This basil pesto recipe is much more flavorful than store-bought and so easy to make. Grab fresh basil, pine nuts (or walnuts), garlic, parmesan, and quality extra virgin olive oil and it’s ready in 10 minutes. Make it ahead, refrigerate or freeze, and keep on hand for weeknight pesto recipes—I’ve listed all my favorites! 

homemade basil pesto in a bowl

Basil pesto is traditionally made with fresh basil pounded with pine nuts, aged cheese, and olive oil in a mortar and pestle. It gets its name from "pestare," the Italian word for "to pound" or "to crush."

I adapted the traditional recipe with a few tricks to keep the pesto’s vibrant green color and fresh, aromatic flavor for longer. A quick blanch in boiling water and a squeeze of lemon juice means this sauce will last in your fridge for up to 2 weeks and your freezer for up to 6 months! And, I make it in a food processor or blender so you just have to push a button. 

Though this is a decidedly easy pesto recipe, it has the same richness that’s made pesto one of the most iconic Italian sauces of all time. I use it all day long! Fry eggs in pesto for a healthy savory breakfast. For lunch, spread onto eggplant parmesan sandwiches. For dinner, pesto pasta, creamy chicken pesto pasta, baked pesto sea bass, and pesto chicken are ready in under 30 minutes! All you really need to enjoy a good pesto, though, is some good crusty bread. 

Table of Contents
  1. Ingredients for Basil Pesto
  2. How to Make Basil Pesto
  3. How to Store Basil Pesto
  4. Can you Freeze Basil Pesto?
  5. How to Serve Basil Pesto
  6. Top Four Favorite Ways to Use Pesto
  7. Try our Italian Extra Virgin Olive Oil
  8. Basil Pesto Recipe Recipe
ingredients for pesto

Ingredients for Basil Pesto

This easy basil pesto recipe uses just a handful of ingredients to make a simple sauce with so much depth and richness. Like with any recipe that uses just a few ingredients, you’ll want each one to be fresh and flavorful.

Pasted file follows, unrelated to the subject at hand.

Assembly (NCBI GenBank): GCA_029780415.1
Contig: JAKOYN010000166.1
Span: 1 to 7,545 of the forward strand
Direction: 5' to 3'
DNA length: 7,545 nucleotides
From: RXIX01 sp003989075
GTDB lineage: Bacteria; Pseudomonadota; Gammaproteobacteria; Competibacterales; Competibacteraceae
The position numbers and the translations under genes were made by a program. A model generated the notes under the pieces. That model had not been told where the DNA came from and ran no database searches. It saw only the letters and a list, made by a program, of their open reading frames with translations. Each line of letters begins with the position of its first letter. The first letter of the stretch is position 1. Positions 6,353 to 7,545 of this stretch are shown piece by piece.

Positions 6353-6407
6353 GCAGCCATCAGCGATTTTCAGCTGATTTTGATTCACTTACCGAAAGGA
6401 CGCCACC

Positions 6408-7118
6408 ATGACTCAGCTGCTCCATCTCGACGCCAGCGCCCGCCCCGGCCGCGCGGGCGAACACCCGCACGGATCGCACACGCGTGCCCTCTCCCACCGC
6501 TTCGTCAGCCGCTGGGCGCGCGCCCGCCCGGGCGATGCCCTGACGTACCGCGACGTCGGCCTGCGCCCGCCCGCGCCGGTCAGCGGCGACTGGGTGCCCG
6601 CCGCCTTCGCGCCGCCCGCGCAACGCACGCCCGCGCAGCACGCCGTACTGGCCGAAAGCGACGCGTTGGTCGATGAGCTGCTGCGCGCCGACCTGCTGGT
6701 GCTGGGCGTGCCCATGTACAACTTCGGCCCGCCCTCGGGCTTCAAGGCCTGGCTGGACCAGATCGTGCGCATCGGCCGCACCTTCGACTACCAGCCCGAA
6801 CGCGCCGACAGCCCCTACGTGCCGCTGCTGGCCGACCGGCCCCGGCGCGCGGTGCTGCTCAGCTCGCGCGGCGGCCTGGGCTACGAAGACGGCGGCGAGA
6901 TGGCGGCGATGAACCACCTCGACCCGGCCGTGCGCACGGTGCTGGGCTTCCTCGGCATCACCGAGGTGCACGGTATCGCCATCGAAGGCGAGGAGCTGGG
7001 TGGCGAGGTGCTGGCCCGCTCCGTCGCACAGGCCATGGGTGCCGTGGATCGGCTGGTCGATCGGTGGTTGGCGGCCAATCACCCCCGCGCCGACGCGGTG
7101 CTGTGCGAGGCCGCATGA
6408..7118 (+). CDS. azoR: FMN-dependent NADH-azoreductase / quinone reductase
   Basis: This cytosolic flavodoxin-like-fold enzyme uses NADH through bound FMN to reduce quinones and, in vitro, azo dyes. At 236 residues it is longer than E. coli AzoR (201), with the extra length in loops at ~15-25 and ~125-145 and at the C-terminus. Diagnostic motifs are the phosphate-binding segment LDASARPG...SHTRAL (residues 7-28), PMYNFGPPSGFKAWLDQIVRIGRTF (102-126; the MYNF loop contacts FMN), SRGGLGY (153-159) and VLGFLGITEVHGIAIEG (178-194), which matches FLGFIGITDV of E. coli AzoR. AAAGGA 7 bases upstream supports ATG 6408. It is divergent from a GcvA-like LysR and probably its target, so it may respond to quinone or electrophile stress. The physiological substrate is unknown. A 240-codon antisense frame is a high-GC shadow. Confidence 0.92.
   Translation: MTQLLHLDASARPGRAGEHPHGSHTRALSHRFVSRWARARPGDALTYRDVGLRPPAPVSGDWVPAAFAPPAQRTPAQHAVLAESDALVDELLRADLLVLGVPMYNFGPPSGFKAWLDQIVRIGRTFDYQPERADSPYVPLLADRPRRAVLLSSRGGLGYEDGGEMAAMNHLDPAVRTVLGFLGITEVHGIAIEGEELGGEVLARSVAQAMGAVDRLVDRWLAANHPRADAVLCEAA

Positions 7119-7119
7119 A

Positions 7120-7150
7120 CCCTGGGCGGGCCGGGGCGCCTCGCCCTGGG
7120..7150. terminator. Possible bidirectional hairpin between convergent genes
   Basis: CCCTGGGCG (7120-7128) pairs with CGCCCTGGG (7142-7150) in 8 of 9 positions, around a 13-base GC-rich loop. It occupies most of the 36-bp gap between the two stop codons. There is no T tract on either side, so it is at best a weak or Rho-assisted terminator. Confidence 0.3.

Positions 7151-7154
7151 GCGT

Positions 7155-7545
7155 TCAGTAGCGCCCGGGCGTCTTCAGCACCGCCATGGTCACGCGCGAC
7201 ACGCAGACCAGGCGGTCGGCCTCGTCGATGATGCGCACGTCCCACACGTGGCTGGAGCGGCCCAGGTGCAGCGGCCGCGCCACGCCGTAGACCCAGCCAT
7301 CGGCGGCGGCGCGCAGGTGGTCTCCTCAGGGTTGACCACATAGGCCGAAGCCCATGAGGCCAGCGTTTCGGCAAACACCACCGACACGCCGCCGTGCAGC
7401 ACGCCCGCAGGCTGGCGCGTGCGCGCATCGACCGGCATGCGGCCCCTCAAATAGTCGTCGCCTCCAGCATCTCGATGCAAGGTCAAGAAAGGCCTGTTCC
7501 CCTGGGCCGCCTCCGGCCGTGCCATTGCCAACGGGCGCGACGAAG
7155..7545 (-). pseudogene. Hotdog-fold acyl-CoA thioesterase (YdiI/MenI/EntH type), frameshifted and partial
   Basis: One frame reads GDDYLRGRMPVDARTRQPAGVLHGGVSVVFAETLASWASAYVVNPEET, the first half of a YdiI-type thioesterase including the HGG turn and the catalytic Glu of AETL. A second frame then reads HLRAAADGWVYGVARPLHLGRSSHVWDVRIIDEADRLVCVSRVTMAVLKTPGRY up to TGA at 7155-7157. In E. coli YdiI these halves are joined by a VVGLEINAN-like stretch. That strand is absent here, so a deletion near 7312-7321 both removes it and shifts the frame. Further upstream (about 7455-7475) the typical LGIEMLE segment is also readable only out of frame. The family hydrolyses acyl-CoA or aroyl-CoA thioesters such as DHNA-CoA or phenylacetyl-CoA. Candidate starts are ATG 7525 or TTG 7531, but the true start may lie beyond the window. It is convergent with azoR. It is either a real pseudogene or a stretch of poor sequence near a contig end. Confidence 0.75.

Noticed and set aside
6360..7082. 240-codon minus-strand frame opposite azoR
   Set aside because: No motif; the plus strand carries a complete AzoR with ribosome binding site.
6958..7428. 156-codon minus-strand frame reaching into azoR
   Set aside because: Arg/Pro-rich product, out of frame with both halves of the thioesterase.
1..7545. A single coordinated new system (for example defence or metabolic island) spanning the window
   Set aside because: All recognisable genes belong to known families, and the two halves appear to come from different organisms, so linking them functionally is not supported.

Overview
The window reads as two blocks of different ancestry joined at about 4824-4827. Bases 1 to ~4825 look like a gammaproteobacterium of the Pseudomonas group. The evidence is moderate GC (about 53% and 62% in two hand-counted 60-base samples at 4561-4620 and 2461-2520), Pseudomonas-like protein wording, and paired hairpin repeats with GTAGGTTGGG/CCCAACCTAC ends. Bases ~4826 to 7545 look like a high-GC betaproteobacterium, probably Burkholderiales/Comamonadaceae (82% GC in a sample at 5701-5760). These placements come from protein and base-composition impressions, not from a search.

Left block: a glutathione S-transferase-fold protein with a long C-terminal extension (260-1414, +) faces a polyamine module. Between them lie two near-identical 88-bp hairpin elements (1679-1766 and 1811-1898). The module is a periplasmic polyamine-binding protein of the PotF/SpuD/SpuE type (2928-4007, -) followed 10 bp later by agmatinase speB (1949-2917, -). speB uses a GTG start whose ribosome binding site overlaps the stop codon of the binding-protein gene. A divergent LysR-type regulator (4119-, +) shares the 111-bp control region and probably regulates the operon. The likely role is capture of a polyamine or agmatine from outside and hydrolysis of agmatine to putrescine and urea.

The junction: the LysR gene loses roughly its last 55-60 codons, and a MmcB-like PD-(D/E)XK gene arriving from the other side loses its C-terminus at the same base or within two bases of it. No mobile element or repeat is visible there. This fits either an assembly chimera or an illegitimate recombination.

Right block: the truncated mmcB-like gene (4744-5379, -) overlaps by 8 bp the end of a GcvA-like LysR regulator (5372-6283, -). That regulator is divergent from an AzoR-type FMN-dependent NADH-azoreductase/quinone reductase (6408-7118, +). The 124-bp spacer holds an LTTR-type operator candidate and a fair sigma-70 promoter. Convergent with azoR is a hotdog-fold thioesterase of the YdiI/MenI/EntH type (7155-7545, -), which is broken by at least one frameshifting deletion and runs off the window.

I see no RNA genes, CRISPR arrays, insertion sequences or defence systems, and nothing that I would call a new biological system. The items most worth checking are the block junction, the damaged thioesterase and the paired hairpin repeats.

• Basil: Fresher basil and high quality olive oil are the two biggest differences between homemade and store-bought pesto. Grab the freshest basil you can find with little signs of limpness or browning. And, try to pack the two cups with the smaller, more tender leaves for the best flavor. If you’re not making pesto on the same day you go shopping, check out my tips for how to store fresh basil so it lasts
  • Garlic: Increase the garlic to your heart’s desire, but 1-2 cloves typically brings enough punchiness without overpowering the delicate qualities of the basil. 
  • Nuts: Buttery, creamy pine nuts are more traditional if you can swing it, but I know they can be expensive. Walnuts also work well and are more economical. Toast both in the oven at 325°F until they’re golden brown. Keep a close eye as nuts burn easily! 
  • Lemon: Lemon juice both adds brightness and prevents the basil from browning. 
  • Olive oil: With so few ingredients, olive oil has a major influence on how a pesto tastes. A high quality extra virgin olive oil is another opportunity to greatly improve your pesto! Use a smooth but full-flavor olive oil. I love our buttery but bold Italian Nocellara. For a full guide to buying pesto, check out our guide: Olive Oil 101: Everything You Need To Know